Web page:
Columnist and editor Doug Larson explained: “Sometimes opportunity knocks, but most of the time it sneaks up and then quietly steals away.” Do we recognize the sound of opportunity’s footfalls? Or just see its tracks after it steals away?
Each of us encounters more opportunities than we can pursue. How can we decide which to pick? Here are five questions that I’ve found helpful.
1. What does this opportunity offer to me?
I once had the opportunity to earn another master’s degree and get my certification as a nurse practitioner. Since I was already a clinical nurse specialist at a university-based hospital that offered me free tuition, this extra degree would not have cost me a dime. My boss strongly urged me to do it.
I had no interest whatsoever in becoming a nurse practitioner. Still don’t. Nonetheless, at least once a week, I have regretted not pursuing that opportunity.
As I struggled to teach myself better physical assessment skills, I realized that the formal education might have helped me to acquire those skills more easily. And, an extra credential would have looked good on my résumé.
Before you turn down an opportunity, think about the bigger picture of what it might buy for you.
2. What is the risk vs. benefit?
I had been a nurse for several years when I decided to sit for the IBLCE exam. Having already sailed through several other specialty certification exams, I felt like a hot shot who could pass one more. (I had NO idea what I was in for!)
I told my boss; she was all for it and offered to pay the bill and travel expenses for an upcoming course, and for the exam. (Ohhhhh, those days are almost gone, aren’t they?) I signed up immediately.
I knew that the only thing I had to lose was my ego, in the event that I flunked. That was a small, short-term risk I was willing to take, Now, I’ve had the benefit of passing, recertifying and holding the certification for about 25 years.
When there are virtually no risks, and countless benefits, seriously consider diving in.
3. Will I ever get this opportunity again?
When Executive Producer Robert Ciolino called and offered me the opportunity to be a host on VoiceAmerica’s Heath & Wellness channel, I nearly laughed him off the phone! I didn’t know anything about being a host on talk radio. I didn’t even listen to talk radio!
Luckily, I realized that it might be a once-in-a-lifetime opportunity, so I agreed to do a pilot series for 13 weeks. Now, nearly five years later, I realize—this was one of the best opportunities I’ve ever had in my life, and I’ve loved every minute of it!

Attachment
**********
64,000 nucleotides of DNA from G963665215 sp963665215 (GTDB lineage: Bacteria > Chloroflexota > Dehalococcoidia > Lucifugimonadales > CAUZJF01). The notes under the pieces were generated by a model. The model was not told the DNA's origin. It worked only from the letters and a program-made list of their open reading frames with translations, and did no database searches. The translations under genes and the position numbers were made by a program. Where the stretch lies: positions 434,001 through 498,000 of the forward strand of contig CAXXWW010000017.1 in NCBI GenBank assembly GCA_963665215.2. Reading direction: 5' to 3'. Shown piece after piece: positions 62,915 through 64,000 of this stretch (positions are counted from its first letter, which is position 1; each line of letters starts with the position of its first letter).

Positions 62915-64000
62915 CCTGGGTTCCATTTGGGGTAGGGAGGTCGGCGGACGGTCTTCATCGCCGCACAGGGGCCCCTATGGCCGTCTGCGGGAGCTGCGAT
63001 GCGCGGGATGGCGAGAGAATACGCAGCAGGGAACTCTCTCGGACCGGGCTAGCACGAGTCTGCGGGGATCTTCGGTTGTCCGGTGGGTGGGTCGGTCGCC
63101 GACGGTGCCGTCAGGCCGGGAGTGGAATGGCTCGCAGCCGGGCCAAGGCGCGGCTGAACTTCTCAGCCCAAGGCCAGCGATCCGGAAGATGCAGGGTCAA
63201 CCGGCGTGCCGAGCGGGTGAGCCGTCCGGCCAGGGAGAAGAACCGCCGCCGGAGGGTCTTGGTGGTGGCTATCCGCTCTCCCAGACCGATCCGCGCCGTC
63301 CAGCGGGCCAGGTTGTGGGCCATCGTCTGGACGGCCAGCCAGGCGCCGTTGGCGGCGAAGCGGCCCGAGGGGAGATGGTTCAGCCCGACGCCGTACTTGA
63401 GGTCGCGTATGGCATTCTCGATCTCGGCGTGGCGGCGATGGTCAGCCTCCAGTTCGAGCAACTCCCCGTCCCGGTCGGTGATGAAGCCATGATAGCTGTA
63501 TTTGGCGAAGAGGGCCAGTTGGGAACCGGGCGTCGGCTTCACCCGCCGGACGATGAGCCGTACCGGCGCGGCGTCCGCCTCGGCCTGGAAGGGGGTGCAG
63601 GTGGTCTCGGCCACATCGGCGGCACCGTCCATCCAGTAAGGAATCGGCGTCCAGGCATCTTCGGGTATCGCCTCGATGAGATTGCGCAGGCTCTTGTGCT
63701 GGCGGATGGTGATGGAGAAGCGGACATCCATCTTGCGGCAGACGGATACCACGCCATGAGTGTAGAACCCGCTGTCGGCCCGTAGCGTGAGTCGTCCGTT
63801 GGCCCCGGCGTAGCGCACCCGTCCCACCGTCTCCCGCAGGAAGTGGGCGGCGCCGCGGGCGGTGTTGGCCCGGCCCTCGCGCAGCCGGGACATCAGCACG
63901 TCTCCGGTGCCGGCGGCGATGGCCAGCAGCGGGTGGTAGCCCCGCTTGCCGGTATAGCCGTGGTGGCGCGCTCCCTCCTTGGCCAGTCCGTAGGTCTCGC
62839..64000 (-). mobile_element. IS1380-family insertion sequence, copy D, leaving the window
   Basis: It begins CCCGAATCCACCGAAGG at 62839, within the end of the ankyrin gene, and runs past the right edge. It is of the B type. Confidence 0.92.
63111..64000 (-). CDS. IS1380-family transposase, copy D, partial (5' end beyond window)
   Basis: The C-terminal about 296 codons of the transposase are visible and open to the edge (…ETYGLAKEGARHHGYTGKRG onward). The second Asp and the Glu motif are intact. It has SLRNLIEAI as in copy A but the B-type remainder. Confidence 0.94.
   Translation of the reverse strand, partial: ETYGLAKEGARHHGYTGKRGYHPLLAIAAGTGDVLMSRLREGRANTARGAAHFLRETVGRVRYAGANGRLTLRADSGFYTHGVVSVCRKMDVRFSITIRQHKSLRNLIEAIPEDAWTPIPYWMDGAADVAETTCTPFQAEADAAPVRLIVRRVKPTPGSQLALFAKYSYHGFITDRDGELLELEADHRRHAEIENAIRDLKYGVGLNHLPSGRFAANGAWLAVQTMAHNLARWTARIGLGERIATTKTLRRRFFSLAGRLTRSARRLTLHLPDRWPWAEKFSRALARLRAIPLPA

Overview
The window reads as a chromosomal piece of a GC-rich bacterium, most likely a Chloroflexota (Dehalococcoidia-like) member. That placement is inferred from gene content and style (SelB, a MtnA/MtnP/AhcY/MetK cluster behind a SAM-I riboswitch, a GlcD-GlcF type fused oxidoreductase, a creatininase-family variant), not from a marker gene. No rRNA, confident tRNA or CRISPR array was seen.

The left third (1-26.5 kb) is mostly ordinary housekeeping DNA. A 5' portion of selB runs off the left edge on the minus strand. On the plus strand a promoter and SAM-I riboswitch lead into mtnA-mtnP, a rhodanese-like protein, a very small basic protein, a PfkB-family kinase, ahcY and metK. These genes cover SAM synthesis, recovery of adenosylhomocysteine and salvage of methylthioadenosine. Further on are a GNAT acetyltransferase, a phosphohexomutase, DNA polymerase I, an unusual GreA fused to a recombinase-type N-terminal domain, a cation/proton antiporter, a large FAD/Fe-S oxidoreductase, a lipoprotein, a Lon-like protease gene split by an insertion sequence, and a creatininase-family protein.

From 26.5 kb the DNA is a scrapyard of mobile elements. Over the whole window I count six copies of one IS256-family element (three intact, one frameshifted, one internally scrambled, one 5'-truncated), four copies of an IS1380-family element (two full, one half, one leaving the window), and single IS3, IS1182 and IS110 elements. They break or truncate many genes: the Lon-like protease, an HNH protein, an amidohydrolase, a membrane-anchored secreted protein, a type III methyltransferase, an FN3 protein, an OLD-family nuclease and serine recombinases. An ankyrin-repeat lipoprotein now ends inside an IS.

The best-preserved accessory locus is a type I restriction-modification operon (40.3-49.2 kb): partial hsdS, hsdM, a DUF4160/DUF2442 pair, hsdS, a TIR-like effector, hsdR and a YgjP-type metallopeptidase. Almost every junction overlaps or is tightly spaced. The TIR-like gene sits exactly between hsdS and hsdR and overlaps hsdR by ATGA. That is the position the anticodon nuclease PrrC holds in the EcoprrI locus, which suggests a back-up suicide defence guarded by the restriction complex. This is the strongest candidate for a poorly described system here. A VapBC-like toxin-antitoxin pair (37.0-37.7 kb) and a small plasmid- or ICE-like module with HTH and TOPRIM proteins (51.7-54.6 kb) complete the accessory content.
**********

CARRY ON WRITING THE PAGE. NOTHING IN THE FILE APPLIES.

If you think an opportunity might never present itself again, think carefully before you turn it down.
4. Will I have regrets if I don’t pursue this opportunity?
This is a big question.
Luckily, I have only a few regrets with how my professional career unfolded, and even fewer regrets with how my personal life unfolded. For sure, I’ve always regretted that I did not pursue the nurse practitioner credential—even though functioning in that role wasn’t (and isn’t) my thing.
As you grow older, you’ll be a happier person if you are not burdened by regrets.
5. Am I ready for this opportunity?
At least for me, most times, the answer was a resounding, No.
I had many, many exciting opportunities at a fairly young age. Only once did I accept a job for which I was fully qualified. Other times, I had to grow into the job. “Fake it till you make it” was my motto with my early clinical jobs.
I used that same motto when I found myself teaching at universities, being founding editor of a major publication (AWHONN’s Nursing for Women’s Health), being president of Baby-Friendly USA, and much, much more. I was in no way ready for any of those positions. Yet, I did the jobs, and did them well. I did grow a few (okay, many) gray hairs!
The window for applying for the IBLCE exam is here. Taking the steps to earn this credential could open doors for you like no other. When you prepare for the exam, you risk relatively little. Sure, you might get the opportunity again, but look what you will have missed in the meanwhile! And whatever you do, don’t go around regretting that you didn’t do it, or do it soon enough.
And being ready? No, you’re probably not ready for half of the opportunities that come your way. But then, maybe you’re as ready as you’ll ever be.
Do you have an opportunity now? Will you pursue it, or wait until it steals away?